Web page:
When I tried to present some pre-calculated density histograms inside Manipulate I noticed that the display of DensityHistogram is extremely slow. Here is a simple benchmark:

Second[x_] := x[[2]];
data = RandomVariate[BinormalDistribution[Abs@Random[]], {5, 10^4}];
histograms = 
  DensityHistogram[#, 30, PerformanceGoal -> "Speed"] & /@ 
contourplots = 
  ListContourPlot[Second@HistogramList[#, 30], 
     InterpolationOrder -> 0] & /@ data;
rasterizedSmall = Rasterize[#, ImageSize -> Small] & /@ histograms;
rasterizedMedium = Rasterize[#, ImageSize -> Medium] & /@ histograms;

t = AbsoluteTime[];
AbsoluteTime[] - t
(* ==> 1.6410939 *)    

t = AbsoluteTime[];
AbsoluteTime[] - t
(* ==> 0.0860049 *)

t = AbsoluteTime[];
AbsoluteTime[] - t
(* ==> 0.0390022 *)    

t = AbsoluteTime[];
AbsoluteTime[] - t
(* ==> 0.0280016 *)    

So we see that it takes almost two seconds to display five pre-calculated density histograms, while five list contour plots are displayed in ~100 ms.

What is wrong and is there an easy way to fix it?

(I'm using mma 8.0.1 on Win 7 and I've already turned off antialising)


1 Answer 1


You have to inspect your graphics carefully. What you do here is you compare apples and oranges. While your DensityHistogram contains about 100 colors (89 in this special case)

enter image description here

the ListContourPlot contains only 10 colors.

enter image description here

This is what you could have observed directly. Under the hood happens more which leads to the slowness of the DensityHistogram. The ListContourPlot uses the relatively new GraphicsComplex directive which works like that:

When you want to draw a polygon or rectangle or whatever, you don't use the coordinates directly because adjacent polygons share points and you would repeat the same coordinates over and over again. Instead, you start with a list of all coordinates and then you refer only to the index of those coordinates.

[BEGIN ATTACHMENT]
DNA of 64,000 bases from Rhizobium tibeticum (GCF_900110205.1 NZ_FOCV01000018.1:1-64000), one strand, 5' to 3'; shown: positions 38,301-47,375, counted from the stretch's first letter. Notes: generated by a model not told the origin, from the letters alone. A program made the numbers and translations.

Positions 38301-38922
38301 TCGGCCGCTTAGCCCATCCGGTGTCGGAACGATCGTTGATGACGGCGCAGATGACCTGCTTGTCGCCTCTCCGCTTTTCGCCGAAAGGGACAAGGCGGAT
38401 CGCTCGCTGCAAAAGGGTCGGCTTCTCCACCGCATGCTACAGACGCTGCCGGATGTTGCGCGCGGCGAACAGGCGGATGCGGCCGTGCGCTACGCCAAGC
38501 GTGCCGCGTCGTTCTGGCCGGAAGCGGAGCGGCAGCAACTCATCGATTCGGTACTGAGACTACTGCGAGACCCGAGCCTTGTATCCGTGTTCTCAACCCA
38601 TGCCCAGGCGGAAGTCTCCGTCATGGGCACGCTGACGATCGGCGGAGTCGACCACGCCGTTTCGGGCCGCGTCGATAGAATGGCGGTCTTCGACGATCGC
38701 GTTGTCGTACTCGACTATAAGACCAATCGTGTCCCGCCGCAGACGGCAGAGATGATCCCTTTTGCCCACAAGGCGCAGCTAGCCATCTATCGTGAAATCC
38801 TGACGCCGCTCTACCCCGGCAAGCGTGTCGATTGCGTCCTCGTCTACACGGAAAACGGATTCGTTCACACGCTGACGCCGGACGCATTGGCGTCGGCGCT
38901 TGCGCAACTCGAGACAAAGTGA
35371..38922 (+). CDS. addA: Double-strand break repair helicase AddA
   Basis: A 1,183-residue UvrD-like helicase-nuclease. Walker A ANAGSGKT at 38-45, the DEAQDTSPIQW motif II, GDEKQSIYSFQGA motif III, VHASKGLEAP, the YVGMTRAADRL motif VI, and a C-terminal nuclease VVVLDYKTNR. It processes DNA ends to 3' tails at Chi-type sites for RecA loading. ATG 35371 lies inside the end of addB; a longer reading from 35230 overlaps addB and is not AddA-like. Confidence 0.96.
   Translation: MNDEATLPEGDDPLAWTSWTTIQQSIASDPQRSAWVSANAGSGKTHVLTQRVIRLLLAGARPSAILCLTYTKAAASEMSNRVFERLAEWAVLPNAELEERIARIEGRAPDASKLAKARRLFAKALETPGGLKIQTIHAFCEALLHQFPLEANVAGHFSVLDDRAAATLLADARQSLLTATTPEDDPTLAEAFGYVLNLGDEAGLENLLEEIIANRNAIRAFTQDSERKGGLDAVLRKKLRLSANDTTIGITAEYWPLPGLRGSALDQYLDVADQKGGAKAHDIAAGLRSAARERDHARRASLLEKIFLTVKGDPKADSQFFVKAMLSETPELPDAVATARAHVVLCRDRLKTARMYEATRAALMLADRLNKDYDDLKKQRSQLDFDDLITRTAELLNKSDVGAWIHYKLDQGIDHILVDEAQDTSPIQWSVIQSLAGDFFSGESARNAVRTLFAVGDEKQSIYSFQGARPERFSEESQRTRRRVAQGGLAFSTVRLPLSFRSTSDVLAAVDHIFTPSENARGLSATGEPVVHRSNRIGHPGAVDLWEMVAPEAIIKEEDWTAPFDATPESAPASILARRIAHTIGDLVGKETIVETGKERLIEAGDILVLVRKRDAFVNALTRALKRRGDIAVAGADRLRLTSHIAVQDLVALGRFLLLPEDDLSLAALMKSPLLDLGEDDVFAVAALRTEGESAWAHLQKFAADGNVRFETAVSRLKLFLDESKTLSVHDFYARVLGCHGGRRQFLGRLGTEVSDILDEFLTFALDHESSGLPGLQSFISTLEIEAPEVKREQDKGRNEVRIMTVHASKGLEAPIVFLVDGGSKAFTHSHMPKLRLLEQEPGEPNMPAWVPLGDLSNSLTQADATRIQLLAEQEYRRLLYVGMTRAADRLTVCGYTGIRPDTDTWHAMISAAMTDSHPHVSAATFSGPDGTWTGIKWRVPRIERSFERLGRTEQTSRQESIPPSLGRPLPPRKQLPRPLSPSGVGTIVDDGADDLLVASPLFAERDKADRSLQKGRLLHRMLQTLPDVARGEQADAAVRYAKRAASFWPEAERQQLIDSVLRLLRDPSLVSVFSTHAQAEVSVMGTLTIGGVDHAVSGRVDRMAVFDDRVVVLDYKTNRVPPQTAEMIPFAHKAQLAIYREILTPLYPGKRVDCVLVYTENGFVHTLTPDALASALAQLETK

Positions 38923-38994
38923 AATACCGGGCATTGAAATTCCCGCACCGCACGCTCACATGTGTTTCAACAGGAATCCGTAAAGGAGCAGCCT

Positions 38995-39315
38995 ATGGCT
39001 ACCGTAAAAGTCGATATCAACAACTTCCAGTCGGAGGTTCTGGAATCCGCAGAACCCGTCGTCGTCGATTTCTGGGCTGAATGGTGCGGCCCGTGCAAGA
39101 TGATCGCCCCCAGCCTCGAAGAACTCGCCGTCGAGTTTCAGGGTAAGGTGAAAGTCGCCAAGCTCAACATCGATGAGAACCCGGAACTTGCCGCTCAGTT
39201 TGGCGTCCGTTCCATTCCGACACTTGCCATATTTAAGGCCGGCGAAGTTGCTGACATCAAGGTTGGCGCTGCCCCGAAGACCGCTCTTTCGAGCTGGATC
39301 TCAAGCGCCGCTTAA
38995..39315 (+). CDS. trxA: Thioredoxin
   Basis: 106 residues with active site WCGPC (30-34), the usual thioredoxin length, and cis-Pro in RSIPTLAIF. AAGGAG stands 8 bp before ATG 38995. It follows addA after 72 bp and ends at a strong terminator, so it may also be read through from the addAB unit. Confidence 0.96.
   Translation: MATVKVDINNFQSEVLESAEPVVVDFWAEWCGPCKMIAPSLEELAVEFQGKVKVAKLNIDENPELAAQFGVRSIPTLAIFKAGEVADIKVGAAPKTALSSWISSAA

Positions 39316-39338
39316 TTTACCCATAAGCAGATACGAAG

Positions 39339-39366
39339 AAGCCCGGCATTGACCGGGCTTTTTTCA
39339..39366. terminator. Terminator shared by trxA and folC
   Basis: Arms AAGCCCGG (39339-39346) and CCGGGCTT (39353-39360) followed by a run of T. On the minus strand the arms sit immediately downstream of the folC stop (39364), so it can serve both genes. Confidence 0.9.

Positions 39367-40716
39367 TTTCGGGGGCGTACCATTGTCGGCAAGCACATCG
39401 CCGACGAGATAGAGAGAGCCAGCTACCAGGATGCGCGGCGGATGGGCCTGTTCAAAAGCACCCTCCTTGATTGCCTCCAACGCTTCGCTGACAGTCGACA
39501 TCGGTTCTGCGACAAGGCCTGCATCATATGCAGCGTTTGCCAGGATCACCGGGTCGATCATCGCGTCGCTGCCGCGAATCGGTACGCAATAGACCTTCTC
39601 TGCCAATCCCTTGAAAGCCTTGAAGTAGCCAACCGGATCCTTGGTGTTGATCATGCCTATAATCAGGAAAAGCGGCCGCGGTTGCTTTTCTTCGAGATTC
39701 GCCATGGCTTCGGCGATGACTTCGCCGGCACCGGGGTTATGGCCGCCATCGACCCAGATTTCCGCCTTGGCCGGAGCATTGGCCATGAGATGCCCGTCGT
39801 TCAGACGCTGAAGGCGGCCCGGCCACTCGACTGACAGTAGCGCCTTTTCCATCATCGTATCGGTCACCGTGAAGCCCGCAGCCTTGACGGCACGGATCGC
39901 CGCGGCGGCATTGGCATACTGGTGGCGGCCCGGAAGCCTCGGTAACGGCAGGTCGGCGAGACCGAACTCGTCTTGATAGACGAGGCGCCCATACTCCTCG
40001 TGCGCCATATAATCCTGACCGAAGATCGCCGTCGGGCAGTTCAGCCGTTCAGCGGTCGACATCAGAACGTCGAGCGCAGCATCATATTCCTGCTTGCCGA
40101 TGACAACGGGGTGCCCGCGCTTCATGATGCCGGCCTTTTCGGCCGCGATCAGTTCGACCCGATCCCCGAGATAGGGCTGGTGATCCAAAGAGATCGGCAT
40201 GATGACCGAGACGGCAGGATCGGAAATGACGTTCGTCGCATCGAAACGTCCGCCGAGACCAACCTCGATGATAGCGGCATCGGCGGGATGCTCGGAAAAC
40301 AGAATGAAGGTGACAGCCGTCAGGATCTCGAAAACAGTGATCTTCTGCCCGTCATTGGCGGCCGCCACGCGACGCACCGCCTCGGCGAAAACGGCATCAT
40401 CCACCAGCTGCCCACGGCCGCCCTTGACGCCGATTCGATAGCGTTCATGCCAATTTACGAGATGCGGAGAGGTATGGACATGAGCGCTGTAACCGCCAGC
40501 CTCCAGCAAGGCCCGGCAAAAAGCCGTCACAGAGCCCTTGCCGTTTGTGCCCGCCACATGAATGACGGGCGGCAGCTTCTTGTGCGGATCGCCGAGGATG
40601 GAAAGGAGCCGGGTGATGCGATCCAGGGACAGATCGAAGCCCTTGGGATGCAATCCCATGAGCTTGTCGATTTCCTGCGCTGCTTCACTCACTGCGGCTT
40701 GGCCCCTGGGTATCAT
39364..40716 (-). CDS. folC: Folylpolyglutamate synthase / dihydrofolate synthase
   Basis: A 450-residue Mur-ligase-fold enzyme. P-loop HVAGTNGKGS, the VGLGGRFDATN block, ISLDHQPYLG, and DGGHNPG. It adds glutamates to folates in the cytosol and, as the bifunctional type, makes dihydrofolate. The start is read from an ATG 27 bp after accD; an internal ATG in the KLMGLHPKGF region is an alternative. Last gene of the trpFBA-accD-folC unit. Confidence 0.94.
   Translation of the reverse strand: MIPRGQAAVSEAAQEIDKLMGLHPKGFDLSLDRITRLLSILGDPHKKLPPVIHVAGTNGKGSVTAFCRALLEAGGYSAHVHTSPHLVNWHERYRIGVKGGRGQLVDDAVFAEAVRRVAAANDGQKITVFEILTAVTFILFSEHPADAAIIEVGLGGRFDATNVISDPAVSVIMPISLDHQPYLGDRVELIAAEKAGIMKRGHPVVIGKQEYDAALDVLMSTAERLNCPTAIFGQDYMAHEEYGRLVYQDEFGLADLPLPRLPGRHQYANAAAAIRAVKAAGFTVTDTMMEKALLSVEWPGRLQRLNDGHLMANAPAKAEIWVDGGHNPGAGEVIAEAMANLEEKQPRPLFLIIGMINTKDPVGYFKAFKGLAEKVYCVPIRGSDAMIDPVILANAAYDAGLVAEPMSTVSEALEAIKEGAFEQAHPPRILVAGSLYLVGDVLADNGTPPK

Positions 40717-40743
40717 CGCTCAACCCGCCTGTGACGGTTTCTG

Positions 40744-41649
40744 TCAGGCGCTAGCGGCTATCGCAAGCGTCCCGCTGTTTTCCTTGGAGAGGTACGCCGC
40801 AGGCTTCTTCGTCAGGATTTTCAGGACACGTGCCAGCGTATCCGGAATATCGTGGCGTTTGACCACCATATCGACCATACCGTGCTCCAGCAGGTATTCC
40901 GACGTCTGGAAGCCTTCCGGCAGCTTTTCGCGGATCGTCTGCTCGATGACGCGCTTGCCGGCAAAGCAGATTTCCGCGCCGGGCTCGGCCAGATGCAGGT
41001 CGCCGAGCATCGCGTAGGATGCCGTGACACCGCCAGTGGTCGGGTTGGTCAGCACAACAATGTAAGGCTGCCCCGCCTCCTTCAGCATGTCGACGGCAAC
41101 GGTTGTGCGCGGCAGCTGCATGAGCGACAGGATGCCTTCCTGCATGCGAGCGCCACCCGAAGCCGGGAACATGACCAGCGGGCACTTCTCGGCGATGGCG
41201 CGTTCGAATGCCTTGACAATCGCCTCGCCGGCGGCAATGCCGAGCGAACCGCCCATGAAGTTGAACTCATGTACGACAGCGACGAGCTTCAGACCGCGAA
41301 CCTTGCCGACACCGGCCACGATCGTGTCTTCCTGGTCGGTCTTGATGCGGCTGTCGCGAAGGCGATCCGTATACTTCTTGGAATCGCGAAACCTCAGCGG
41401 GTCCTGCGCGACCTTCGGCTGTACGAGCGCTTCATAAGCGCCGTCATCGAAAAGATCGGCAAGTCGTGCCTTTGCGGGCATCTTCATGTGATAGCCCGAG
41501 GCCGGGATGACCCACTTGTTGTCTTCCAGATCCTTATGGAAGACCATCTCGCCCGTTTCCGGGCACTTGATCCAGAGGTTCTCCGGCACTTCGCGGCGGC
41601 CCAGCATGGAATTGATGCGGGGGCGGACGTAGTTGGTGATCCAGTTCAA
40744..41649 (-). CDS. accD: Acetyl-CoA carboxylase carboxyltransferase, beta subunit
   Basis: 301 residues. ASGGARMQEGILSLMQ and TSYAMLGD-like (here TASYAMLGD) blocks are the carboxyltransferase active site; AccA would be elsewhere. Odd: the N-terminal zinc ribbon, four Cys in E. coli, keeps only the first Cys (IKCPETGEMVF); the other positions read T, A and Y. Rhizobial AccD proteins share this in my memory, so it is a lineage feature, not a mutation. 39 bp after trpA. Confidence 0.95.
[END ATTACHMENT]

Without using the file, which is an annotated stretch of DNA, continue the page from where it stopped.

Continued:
Additionally, while DensityHistogram creates many many Rectangle directives, ListContourPlot creates only some Polygon-directives and includes many polygons in one call:

Polygon[{pt11, pt12,...},{pt21,...},...}] represents a collection of polygons.

This leads usually to speed improvement.

Therefore, your ListContourPlot is faster because it

  1. is less complex in general
  2. uses GraphicsComplex
  3. uses a few Polygon calls instead of many Rectangle calls

To test this, just look at the InputForm of your DensityHistogram. You could write some lines of code to extract all coordinates, build a GraphicsComplex and convert the many Rectangles into Polygon calls:

histPatrick =
 With[{hist = DensityHistogram[
     RandomVariate[BinormalDistribution[Abs@Random[]], 10^4], 30, 
     PerformanceGoal -> "Speed"]},
  Block[{coords, coordRule, tmpgr},
   tmpgr = 
    hist /. Rectangle[a : {x1_, y1_}, b : {x2_, y2_}] :> 
      Polygon[{a, {x2, y1}, b, {x1, y2}}];
   coords = Cases[tmpgr, Polygon[{a__}] :> a, Infinity];
   coordRule = Thread[coords -> Range[Length[coords]]];
   tmpgr /. 
     Graphics[dirs_, rest___] :> 
        dirs /. Polygon[pts_] :> Polygon[pts /. coordRule]], 
       rest] /. {start___, Longest[polys__Polygon], end___} :> {start,
       Distribute[{polys}, Polygon], end}
  • $\begingroup$ +1 Wow, works great! This should be done by default by mma. $\endgroup$
    – Ajasja
    May 23, 2012 at 15:39

Your Answer

By clicking “Post Your Answer”, you agree to our terms of service and acknowledge you have read our privacy policy.

Not the answer you're looking for? Browse other questions tagged or ask your own question.